4 kids, 2 parents and a (literal) world of travel: This family has no home — and they love it!
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Anything but Average

Mark Twain said, "Travel is fatal to prejudice, bigotry, and narrow-mindedness... Broad, wholesome, charitable views of men and things cannot be acquired by vegetating in one little corner of the earth all one's lifetime."

If that's true, the Kortman family has had quite the head start developing their worldviews.

Paul, 35, his wife Becky, 37, and their four kids — Alia (9), Josiah (7), Mathias (5), and Zander (3) — don't have a home. Well, at least not a stationary one.


The family of six, traveling through Thailand. All photos courtesy of Paul Kortman, used with permission. Check out their website, Home Along the Way.

In March 2014, the family of six traded in their house for life on the road. For the past 18 months, they've been traveling around the world, moving every three months or so. In the past year alone, they've lived on four continents. Currently, they're on their way to Ecuador in an RV.

What made this family give up a traditional life for one of travel and adventure?

Paul and Becky Kortman.

Well, Paul and Becky enjoyed traveling internationally as a couple before they had a family. "When we were teaching in Kazakhstan, we meet many 'third culture kids,'" Paul told me. (A third culture kid is a child who spends a fair amount of time living in a culture other than that of his or her parents.)

He and his wife were inspired to give their kids the same opportunities they witnessed in children who experienced life in different countries, including the ability "to help them avoid the consumerism and American-centric worldview they would have growing up in the states."

Additionally, Paul likes a challenge. "I was inspired by the location independent entrepreneur movement that I'm connected to," Paul said. "[But] none of these are family oriented; they're all 20-somethings who have no commitments. We wanted to prove that it could be done as a family."

Traveling abroad is beneficial to children and adults in many ways.

A recent Atlantic article examined new research on the link between greater creativity and travel. Columbia Business School professor Adam Galinsky has conducted many studies about the benefits of travel. "Foreign experiences increase both cognitive flexibility and depth and integrativeness of thought, the ability to make deep connections between disparate forms," he said. "The key critical process is multicultural engagement, immersion, and adaptation."

The Kortman kids and Paul in South Africa.

It's not just a person's creativity that will get a boost from travel, though. Their sense of trust in others benefits as well. "We found that when people had experiences traveling to other countries it increased what's called generalized trust, or their general faith in humanity," Galinsky said. "When we engage in other cultures, we start to have experience with different people and recognize that most people treat you in similar ways. That produces an increase in trust."

There's more! The Atlantic article quoted Mary Helen Immordino-Yang, Associate Professor of Education and Psychology at the University of Southern California, on the benefits that traveling abroad can have for a person's sense of self.

"What a lot of psychological research has shown now is that the ability to engage with people from different backgrounds than yourself, and the ability to get out of your own social comfort zone, is helping you to build a strong and acculturated sense of your own self," she said. "Our ability to differentiate our own beliefs and values … is tied up in the richness of the cultural experiences that we have had."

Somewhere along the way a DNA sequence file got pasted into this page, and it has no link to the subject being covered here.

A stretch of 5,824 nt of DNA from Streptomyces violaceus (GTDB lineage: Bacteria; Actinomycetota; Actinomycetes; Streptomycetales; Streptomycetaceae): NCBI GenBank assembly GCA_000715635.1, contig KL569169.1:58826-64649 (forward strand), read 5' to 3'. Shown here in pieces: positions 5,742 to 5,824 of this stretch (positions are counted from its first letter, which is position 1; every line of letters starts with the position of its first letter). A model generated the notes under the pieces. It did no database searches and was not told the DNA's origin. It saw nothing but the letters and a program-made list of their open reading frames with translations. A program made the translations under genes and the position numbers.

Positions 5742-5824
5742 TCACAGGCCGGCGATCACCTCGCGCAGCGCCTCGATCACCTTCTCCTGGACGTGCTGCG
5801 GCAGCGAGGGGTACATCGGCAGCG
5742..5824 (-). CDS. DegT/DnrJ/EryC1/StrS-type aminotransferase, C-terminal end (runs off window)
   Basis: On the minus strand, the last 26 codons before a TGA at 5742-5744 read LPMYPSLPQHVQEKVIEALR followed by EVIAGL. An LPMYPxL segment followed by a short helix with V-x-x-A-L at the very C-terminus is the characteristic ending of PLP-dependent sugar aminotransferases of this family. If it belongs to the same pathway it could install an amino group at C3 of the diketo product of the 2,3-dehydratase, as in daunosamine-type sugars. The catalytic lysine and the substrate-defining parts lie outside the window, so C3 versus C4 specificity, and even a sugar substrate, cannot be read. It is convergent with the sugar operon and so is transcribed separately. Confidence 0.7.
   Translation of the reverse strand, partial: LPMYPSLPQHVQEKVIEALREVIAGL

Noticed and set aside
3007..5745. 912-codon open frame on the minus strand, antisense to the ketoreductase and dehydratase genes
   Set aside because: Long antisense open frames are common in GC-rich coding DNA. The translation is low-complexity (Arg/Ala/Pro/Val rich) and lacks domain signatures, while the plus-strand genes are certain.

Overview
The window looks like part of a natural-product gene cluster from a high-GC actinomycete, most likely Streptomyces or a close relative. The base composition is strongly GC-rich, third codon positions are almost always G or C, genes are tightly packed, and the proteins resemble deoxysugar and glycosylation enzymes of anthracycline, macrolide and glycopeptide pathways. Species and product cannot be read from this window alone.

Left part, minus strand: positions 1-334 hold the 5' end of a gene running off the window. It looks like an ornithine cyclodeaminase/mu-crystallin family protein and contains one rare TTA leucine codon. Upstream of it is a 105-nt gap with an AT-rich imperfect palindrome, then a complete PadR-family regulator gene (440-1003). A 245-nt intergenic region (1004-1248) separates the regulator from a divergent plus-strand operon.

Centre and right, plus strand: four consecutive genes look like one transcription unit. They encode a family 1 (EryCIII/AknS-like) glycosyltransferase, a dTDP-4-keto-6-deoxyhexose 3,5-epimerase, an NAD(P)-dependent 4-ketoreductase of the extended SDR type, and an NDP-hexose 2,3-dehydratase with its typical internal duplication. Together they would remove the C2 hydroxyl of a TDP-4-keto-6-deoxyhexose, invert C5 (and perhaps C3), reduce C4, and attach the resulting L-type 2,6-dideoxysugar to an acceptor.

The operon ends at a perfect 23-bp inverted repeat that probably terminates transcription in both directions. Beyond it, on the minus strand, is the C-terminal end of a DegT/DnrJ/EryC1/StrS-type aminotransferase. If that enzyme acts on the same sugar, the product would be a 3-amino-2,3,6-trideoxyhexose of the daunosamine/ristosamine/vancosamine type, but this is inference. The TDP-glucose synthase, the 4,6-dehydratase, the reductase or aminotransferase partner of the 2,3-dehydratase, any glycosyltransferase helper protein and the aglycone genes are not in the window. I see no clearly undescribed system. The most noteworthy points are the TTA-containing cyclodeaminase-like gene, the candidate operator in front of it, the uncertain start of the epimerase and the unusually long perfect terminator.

According to all of this research, the Kortman children's lifestyle should go a long way in helping them grow up as open-minded, confident, and creative individuals.

"It's most beneficial to our kids through firsthand experiences," Paul said. “They'll be watching a video on YouTube and comment, 'Hey we were there!' or 'That's not what the Philippines really looks like.'" He explained that the family experiences life beyond videos and books — "our kids know stuff because they were there."

The Kortman kids in Indonesia.

Additionally, “They have a broader view of differences," Paul continued.

And when it comes to consumerism, a life full of travel is a great way to avoid it. The Kortmans have no trouble saying "no" to unnecessary purchases. Plus? It's a much less expensive way to live, Paul said.

While being away from friends isn't always easy, and the kids miss out on some extracurricular activities like music, dance, and sports, the freedom and flexibility that the Kortmans enjoy make the trade-off worth it.

Parents raise kids in many nontraditional ways, and the Kortmans have embraced a lifestyle that exposes their kids to many different cultures.

To ensure their educational needs are met, Becky acts as their teacher, mixing principles of homeschooling, road schooling, and unschooling.

The Kortmans in Singapore.

Given that their lifestyle isn't exactly "the norm," the Kortmans are met with mixed responses. "Some people think were crazy and irresponsible…" Paul said, "… and some are inspired. Often we receive incredulous responses from people when we explain our lifestyle."

But the people who matter the most — Alia, Josiah, Mathias, and Zander — love their way of life. “When we came back to the U.S., the three oldest made us promise that we wouldn't stop traveling," Paul said.

“They were concerned we would stop this lifestyle. When we bought an RV to live in full time, the kids wanted nothing more than to move into her… They're very attached to the RV because it gives us the ability to take more stuff with us but still live the nomadic lifestyle."

The Kortmans are able to live the way they do because Paul runs a digital marketing business, which sustains their family and three full-time employees. After their first six months of traveling, they realized there wasn't a formal online place for nomad families to gather and receive support, so Paul and Becky co-founded NomadTogether, which offers support through education, tools, and a community forum.

While taking that initial leap of faith wasn't easy — "I do have to admit when it came time to purchase the first plane tickets for the six of us, I got really nervous and procrastinated a bunch," Paul told me — the Kortmans haven't regretted their choice for a minute.

I asked Paul what he wanted others to know about their lives, and he said, "You can do it too! It's less expensive, and we're leaving a smaller carbon footprint. Consumerism is addicting, and the way we found to not succumb to it was to change [our] lifestyle."